NEW YORK — Stocks turned lower in afternoon trading on Monday, as investors looked ahead to this week's deluge of company earnings and remained concerned about the economic damage from a rise in coronavirus cases in some countries.
The S&P 500 was down 0.4% as of 12:18 p.m. Eastern after being up 0.4% earlier. The Nasdaq composite fell 0.2% and the Dow Jones Industrial Average was down 208 points, or 0.7%, at 30,788, mostly due to financial companies like Goldman Sachs and American Express.
The yield on the 10-year Treasury fell to 1.04% from 1.07% late Friday.
Several big companies will report their results this week, including technology titan Apple. The iPhone maker will report its results on Wednesday after the closing bell. Others reporting this week include American Express, Johnson & Johnson, 3M and AT&T.
“We’ve had a sprint higher for about four weeks now and there’s a lot coming this week,” said Brad Peterson, national portfolio advisor at Northern Trust Wealth Management. “Today's action is probably just a pause.”
Wall Street is waiting to see how negotiations start on President Joe Biden's $1.9 trillion stimulus proposal, while also facing a flood of corporate earnings reports and the latest comments from the Federal Reserve.
Investors are also weighing evidence of the economic damage of current coronavirus restrictions against hopes that once the pandemic comes under some control, economies will bounce back.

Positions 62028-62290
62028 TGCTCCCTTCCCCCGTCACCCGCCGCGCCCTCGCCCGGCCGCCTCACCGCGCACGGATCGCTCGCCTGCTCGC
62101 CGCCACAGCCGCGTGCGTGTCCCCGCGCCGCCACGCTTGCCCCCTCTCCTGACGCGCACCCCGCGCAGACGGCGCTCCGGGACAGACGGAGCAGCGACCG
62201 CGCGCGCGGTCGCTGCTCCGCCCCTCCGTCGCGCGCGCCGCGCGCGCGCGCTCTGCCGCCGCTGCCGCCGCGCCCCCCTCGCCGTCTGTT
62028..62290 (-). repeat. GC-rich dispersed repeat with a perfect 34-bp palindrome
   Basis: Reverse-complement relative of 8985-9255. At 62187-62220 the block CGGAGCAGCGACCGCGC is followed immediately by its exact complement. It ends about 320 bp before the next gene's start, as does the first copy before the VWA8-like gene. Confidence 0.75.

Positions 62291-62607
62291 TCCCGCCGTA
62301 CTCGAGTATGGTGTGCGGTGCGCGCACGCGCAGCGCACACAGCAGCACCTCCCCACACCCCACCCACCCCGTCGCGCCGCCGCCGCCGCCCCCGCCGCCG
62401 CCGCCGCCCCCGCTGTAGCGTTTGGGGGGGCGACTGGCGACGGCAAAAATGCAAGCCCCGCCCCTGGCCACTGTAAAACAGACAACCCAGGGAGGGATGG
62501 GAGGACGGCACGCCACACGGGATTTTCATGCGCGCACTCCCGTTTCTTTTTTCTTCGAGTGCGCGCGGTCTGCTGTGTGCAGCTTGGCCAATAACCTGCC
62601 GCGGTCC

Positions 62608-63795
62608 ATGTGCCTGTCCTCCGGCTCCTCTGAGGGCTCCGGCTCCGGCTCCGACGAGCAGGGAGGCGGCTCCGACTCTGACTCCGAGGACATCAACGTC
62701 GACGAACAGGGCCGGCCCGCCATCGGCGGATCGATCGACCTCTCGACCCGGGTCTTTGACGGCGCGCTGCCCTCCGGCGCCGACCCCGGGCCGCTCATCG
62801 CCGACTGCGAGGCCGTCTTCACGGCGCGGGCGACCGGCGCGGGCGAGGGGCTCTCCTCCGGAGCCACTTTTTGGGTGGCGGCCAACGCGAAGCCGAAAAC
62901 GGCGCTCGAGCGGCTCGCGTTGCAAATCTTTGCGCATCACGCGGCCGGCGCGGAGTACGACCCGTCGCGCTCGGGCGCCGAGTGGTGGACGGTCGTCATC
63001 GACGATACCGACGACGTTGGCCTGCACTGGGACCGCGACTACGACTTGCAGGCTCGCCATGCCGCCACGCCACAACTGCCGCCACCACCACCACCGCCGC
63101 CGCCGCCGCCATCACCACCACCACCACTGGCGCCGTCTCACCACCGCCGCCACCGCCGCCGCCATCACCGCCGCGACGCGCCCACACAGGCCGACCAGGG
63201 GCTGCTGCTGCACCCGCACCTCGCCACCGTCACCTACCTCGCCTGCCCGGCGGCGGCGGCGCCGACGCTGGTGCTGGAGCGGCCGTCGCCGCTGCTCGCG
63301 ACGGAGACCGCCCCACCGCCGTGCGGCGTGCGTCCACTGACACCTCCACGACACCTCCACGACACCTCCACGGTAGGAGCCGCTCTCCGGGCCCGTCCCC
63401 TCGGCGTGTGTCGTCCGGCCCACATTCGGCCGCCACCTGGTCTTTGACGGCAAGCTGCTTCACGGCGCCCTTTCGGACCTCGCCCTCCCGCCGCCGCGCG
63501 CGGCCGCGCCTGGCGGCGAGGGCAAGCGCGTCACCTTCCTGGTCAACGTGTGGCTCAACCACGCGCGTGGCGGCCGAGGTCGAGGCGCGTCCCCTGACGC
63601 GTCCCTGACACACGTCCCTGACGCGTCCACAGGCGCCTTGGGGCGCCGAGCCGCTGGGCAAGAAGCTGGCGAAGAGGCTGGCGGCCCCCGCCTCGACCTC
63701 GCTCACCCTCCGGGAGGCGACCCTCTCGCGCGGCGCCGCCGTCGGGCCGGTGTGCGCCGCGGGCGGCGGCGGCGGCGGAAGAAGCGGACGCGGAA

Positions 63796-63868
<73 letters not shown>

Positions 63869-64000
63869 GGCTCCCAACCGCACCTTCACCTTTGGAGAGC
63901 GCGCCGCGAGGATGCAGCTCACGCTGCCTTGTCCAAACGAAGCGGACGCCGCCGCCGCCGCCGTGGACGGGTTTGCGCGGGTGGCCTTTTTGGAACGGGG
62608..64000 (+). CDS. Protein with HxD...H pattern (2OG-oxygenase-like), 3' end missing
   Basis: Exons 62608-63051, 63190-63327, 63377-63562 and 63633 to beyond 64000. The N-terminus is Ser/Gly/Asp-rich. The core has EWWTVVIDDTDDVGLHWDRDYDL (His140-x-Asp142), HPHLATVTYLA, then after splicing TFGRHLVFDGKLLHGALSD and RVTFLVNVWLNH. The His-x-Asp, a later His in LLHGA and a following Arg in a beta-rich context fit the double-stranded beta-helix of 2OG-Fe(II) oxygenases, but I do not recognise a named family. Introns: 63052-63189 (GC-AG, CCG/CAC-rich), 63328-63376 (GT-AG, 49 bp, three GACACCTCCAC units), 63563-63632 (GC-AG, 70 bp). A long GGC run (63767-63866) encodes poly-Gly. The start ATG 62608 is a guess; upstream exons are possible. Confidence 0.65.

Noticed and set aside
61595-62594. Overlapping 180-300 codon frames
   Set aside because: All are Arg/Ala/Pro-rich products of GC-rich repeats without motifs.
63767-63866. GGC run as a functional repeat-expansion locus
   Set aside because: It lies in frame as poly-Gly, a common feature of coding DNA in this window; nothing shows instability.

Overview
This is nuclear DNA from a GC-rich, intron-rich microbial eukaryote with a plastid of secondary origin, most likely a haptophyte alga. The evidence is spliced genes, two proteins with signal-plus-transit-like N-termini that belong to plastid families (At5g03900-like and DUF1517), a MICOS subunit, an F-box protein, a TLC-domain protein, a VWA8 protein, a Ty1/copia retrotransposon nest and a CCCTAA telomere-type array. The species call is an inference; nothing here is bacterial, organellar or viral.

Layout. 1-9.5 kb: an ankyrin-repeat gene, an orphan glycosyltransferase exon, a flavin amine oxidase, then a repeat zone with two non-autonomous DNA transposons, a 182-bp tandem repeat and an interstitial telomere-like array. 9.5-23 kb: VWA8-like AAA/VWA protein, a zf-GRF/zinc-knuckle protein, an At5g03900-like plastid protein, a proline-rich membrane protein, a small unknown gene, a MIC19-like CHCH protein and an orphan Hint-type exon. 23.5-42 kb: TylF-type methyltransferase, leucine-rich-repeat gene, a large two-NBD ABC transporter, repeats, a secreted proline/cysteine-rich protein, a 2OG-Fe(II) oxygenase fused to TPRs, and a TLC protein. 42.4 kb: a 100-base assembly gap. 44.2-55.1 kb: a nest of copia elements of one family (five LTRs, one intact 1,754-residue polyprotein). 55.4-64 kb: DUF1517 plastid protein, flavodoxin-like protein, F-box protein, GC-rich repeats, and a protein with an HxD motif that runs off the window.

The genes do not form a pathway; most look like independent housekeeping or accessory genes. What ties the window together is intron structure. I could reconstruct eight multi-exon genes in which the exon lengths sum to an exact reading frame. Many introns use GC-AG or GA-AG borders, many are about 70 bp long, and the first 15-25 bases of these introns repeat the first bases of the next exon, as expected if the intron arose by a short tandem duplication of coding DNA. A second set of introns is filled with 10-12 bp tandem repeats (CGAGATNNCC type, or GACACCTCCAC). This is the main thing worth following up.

“Vaccine breakthroughs make it likely that life will become more functional again at some point in 2021, resulting in higher GDP growth and more robust corporate earnings,” Stephen Innes, chief global markets strategist at Axi, said in a report.
However, increasing global infections and new variants of the virus, along with "tightening social distancing restrictions and delays in vaccine rollouts in some places, all increase the near-term growth risks,” he said.
Markets have been mostly rallying recently on hopes that COVID-19 vaccines will lead to a powerful economic recovery later this year as daily life gets closer to normal. Hopes are also high that Washington will deliver another dose of stimulus for the economy now that the White House and both houses of Congress are under single control of the Democrats.
President Joe Biden has proposed a $1.9 trillion plan to send $1,400 to most Americans and deliver other support for the economy. But his party holds only the slimmest possible majority in the Senate, raising doubts about how much can be approved. Several Republicans have already voiced opposition to parts of the plan.
The coronavirus pandemic is also worsening and doing more damage to the economy by the day. A UN agency said Monday that four times as many jobs were lost last year as in 2009, during the global financial crisis.
GameStop, the video-game retailer that’s struggling to return to profitability, went on another wild ride, trading in a giant range between a low of $61.13 and a high of $159.18 in heavy trading. The stock was halted several times for volatility.
Some high-profile investors have been saying its stock price was too high and placed bets to profit from an eventual drop by “shorting” it, or borrowing shares of GameStop and selling them. But as the shares keep rising, these investors are forced to get out of their bets by buying the stock, pushing the price up further. In late morning trading it was up 25% at $82. It was trading at $17 at the beginning of the year.
In European stock markets, Germany’s DAX fell 1.7%, and France’s CAC 40 slipped 1.6%. The FTSE 100 in London dipped 0.8%.
Ken Sweet And Damian J. Troise, The Associated Press